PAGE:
The photo above is from an interactive installation called The Hanukkah Project: The Sound of Light by Julianne Swartz, now showing at the Jewish Museum in New York City. Reading about it inspired me to do a post on an assortment of topics related to light during this winter solstice/winter holidays season.
My brother-in-law, Carl Johnson, is a Professor of Biological Sciences at Vanderbilt University, where he does research on luminescence. When we visited there during May, he took us around his laboratory and showed us several experiments in progress. Since then, I've become aware of the many kinds of luminescence. I am far from scientifically gifted, but do find the subject fascinating. I've learned that bioluminescence is light produced by living organisms. Think of fish below the ocean; the deeper you go, the brighter they get. You might have seen luminescent ocean waves, especially at night. Some flowers fluoresce naturally within a humanly visible light range, among them portulaca and four-o'clocks. How about triboluminescence? Translated into people-speak, this is an optical phenomenon illustrated by sparks from sugar. Centuries ago, sugar was formed into large cones for transportation, and then later when it was chipped down into more usable sizes, in low light, the cone could be seen giving off tiny sparkling bursts of light. English scholar Francis Bacon is cited as making this discovery. So luminescence is everywhere.
Scientists are working with the insertion of light-sensitive neurons into the spinal cord for treatment of injuries. See the full story in the Nov. 15, 2008 Economist. The latest research on fighting seasonal affective disorder with light therapy is available from The Center for Environmental Therapeutics. A Consumer Reports on Health article entitled "Light Up Your Life" (12/08) cited a study showing that nursing home residents exposed to enough daily bright light had improved memory capabilities. See the Harris County Public Library Databases page for access to this article via Masterfile Premier Magazine Index (you will need to enter your HCPL card number for access from anywhere outside our library buildings. HCPL cards are available to all residents of Texas, as well as visitors from other states).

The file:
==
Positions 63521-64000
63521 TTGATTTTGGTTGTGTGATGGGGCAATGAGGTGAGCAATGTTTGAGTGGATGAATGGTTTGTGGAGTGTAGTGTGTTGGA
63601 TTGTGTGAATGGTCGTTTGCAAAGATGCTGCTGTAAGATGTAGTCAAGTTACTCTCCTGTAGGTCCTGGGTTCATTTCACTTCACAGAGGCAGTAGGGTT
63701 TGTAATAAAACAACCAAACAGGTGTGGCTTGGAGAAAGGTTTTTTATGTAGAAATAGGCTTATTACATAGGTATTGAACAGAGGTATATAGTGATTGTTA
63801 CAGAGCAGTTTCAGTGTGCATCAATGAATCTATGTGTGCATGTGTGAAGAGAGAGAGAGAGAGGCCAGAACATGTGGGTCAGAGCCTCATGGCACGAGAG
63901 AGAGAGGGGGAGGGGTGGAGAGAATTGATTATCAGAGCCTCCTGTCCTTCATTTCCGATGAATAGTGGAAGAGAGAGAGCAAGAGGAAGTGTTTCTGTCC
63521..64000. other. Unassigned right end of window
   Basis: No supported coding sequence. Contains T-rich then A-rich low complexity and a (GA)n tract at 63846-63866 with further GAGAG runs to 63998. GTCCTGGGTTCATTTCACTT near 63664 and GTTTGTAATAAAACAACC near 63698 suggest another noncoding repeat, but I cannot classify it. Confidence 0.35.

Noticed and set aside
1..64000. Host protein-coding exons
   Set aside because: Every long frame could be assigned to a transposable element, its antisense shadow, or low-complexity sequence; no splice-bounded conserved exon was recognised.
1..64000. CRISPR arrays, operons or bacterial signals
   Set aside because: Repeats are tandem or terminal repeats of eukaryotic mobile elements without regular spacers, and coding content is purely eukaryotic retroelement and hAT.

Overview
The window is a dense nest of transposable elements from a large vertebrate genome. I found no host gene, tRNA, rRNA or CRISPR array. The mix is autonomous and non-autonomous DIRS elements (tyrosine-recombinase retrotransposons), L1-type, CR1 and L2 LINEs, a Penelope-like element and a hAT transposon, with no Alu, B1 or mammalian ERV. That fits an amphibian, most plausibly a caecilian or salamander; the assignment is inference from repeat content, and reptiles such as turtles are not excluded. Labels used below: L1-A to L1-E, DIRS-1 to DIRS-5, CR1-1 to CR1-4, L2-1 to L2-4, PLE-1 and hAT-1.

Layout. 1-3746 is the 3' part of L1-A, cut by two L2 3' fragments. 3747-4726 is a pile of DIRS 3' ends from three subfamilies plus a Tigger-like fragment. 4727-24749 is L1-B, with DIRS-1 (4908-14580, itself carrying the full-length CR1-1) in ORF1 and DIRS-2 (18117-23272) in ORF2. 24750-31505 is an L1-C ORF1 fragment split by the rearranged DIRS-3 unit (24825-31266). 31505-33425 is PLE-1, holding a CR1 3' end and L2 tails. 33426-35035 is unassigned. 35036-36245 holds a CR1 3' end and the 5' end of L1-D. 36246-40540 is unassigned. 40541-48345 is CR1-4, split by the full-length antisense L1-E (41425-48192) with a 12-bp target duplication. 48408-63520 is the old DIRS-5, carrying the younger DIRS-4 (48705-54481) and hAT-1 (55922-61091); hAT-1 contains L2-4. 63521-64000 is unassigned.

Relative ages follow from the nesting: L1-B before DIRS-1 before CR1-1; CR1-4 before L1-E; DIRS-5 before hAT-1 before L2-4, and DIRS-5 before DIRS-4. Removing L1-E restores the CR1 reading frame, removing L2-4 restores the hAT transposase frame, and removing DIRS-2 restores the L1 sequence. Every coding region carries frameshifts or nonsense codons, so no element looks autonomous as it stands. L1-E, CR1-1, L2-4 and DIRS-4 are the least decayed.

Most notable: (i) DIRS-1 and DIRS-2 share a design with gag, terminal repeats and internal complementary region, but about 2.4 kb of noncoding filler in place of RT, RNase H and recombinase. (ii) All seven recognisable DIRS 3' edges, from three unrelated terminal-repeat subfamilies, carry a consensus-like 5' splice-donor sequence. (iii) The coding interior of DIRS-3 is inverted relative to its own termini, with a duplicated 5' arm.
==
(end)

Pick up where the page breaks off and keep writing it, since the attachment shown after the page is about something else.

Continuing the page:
In this holiday season coupled with the economic crisis, some businesses and municipalities are "undecking the halls" by dimming or decreasing their holiday light displays. LED holiday lights are a fantastic way to lower the electric bill. They use 90% less energy than conventional lights. Looking around my neighborhood, I see no change in the amount of Christmas lighting, but maybe that's our brash big Texan way of putting on a show, no matter what!
James Turrell is a light sculptor and installation artist whose work can be seen at the Museum of Fine Arts, Houston and at the Live Oak Friends Meeting House. His installations enlist the common properties of light to communicate feelings of transcendence and the Divine.
Ring the bells that still can ring
Forget your perfect offering.
There is a crack in everything,
That's how the light gets in.